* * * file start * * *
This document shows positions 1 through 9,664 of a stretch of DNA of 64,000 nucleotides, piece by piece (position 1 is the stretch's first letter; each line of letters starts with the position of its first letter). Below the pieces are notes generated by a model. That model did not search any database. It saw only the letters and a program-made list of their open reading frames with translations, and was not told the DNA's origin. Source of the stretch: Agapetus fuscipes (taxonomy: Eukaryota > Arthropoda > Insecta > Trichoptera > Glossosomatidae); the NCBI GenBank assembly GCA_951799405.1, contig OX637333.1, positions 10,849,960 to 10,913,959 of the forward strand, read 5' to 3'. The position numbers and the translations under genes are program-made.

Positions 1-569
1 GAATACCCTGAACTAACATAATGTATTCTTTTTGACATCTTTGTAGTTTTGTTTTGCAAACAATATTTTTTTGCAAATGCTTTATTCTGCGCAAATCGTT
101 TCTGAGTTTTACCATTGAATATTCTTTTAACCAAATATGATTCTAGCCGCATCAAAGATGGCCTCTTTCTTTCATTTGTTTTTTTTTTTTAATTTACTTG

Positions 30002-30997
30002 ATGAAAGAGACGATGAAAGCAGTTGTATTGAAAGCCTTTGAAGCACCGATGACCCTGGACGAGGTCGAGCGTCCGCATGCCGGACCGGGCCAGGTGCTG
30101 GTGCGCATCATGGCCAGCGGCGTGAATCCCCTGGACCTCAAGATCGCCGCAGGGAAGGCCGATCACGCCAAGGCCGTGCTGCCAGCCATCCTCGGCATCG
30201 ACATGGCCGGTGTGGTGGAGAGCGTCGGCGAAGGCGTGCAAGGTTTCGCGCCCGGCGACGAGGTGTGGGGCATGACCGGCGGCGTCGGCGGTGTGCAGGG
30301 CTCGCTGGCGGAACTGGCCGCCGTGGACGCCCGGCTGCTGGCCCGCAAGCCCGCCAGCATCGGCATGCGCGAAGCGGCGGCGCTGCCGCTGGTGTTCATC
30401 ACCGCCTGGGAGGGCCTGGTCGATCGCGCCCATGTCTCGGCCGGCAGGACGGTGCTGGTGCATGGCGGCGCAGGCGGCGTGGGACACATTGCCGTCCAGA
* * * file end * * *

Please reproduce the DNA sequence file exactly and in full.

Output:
This document shows positions 1 through 9,664 of a stretch of DNA of 64,000 nucleotides, piece by piece (position 1 is the stretch's first letter; each line of letters starts with the position of its first letter). Below the pieces are notes generated by a model. That model did not search any database. It saw only the letters and a program-made list of their open reading frames with translations, and was not told the DNA's origin. Source of the stretch: Agapetus fuscipes (taxonomy: Eukaryota > Arthropoda > Insecta > Trichoptera > Glossosomatidae); the NCBI GenBank assembly GCA_951799405.1, contig OX637333.1, positions 10,849,960 to 10,913,959 of the forward strand, read 5' to 3'. The position numbers and the translations under genes are program-made.

Positions 1-569
1 GAATACCCTGAACTAACATAATGTATTCTTTTTGACATCTTTGTAGTTTTGTTTTGCAAACAATATTTTTTTGCAAATGCTTTATTCTGCGCAAATCGTT
101 TCTGAGTTTTACCATTGAATATTCTTTTAACCAAATATGATTCTAGCCGCATCAAAGATGGCCTCTTTCTTTCATTTGTTTTTTTTTTTTAATTTACTTG

Positions 30002-30997
30002 ATGAAAGAGACGATGAAAGCAGTTGTATTGAAAGCCTTTGAAGCACCGATGACCCTGGACGAGGTCGAGCGTCCGCATGCCGGACCGGGCCAGGTGCTG
30101 GTGCGCATCATGGCCAGCGGCGTGAATCCCCTGGACCTCAAGATCGCCGCAGGGAAGGCCGATCACGCCAAGGCCGTGCTGCCAGCCATCCTCGGCATCG
30201 ACATGGCCGGTGTGGTGGAGAGCGTCGGCGAAGGCGTGCAAGGTTTCGCGCCCGGCGACGAGGTGTGGGGCATGACCGGCGGCGTCGGCGGTGTGCAGGG
30301 CTCGCTGGCGGAACTGGCCGCCGTGGACGCCCGGCTGCTGGCCCGCAAGCCCGCCAGCATCGGCATGCGCGAAGCGGCGGCGCTGCCGCTGGTGTTCATC
30401 ACCGCCTGGGAGGGCCTGGTCGATCGCGCCCATGTCTCGGCCGGCAGGACGGTGCTGGTGCATGGCGGCGCAGGCGGCGTGGGACACATTGCCGTCCAGA